Racking, Clarifying & Fining, & Filtering
After primary fermentation has finished, the must will need to be racked off the gross lees (gross in this case meaning large, although it can be the other meaning of gross as well). This may need to occur within a few days or a few months after the fermentation starts. Some musts ferment very quickly (the cysers I have done finished their fermentations in a matter of days), and some take many months. As long as bubbles are happening, I don’t worry about a stuck fermentation. However, I don’t want my mead sitting on wine waste products (proteins, pectins, dead yeast cells, etc.) that can give it an off flavor. Therefore, I try to rack as soon as the primary fermentation is finished (or wait no longer than a month for the first racking).
Racking is siphoning the good, clear mead off the nasty lees, chunks of fruit, herbs, large spices, etc. A siphon is simply a tube that drains the liquid from one container to another. The full container is placed at a higher level than a second container. You can start the siphoning by sucking on the tube until the liquid is flowing, then placing the end of the tube quickly into the empty container. Since I don’t enjoy the taste of funky, mostly fermented must; and I don’t want to add my spit & germs to the mead, I use an auto-siphon. I highly recommend this. It is a simple pump that starts the liquid flowing into the attached tube, then gravity does the rest. There are two sizes: the regular size that works with 3-6 gallon carboys, and the mini which works with ½ and full gallon carboys. These auto-siphons also have a cap on the bottom which lets the siphon sit above the lees, thus reducing the chance you will suck unwanted lees into your fresh carboy.
Racking is one of those things that sound easy, and it is, but be patient with yourself the first time. I got mead everywhere, shook my mead up almost too much rack, sucked up too many lees, and generally made a helluva mess. And mead is sticky! Make sure you have enough space, and a long enough tube, for one carboy to sit well above the other one. I put towels under both carboys because there is always some spillage. I also recommend having a board you can put under one side of the carboy to have it sit firmly at an angle. This aids in the racking because the mead will pool to one side as the level drops. It also makes sense that you would want to save as much of your mead as possible when racking, but resist the urge so you do not suck up any of the yucky lees. You’ll just wind up having to rack it off again soon. And always, ALWAYS, sanitize your siphon and tube before and after racking. Too much stuff can build up in the tube and it is almost impossible to wash without special equipment.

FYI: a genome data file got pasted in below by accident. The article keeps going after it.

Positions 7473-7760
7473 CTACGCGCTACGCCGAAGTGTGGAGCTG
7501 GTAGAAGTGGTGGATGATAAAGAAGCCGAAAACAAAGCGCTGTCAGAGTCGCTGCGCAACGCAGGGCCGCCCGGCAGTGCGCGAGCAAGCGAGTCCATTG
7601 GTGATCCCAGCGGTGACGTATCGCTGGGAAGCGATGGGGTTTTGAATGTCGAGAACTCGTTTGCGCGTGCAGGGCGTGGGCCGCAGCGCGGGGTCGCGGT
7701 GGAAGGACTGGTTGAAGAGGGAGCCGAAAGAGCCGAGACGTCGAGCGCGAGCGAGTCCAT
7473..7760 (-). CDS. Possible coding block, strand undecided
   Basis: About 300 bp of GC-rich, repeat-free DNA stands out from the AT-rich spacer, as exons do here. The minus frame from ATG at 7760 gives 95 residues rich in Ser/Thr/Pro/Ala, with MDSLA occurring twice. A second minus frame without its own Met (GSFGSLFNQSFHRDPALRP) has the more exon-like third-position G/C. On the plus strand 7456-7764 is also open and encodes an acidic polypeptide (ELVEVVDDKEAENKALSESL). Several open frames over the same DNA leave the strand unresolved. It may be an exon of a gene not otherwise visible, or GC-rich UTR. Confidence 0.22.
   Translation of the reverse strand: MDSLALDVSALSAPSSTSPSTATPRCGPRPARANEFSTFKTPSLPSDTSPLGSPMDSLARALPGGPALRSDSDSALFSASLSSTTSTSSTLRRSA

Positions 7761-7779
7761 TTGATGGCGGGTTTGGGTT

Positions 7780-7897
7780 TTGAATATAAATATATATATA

After racking off the primary fermentation, I usually try to rack the mead every three months or so. Some of this is determined by how quickly it clarifies. Most meads will clarify on their own just by waiting and racking in this manner. After about six months, I can usually tell if it will clarify, or “fall bright” on its own. Often, I can see the line between the clarified mead on top of the carboy and the hazy mead below. If you check every couple of weeks, you should be able to see the line slowly creep down the carboy until the mead is clear and the lees are collected on the bottom – this is “falling bright.”
Clarifying & Fining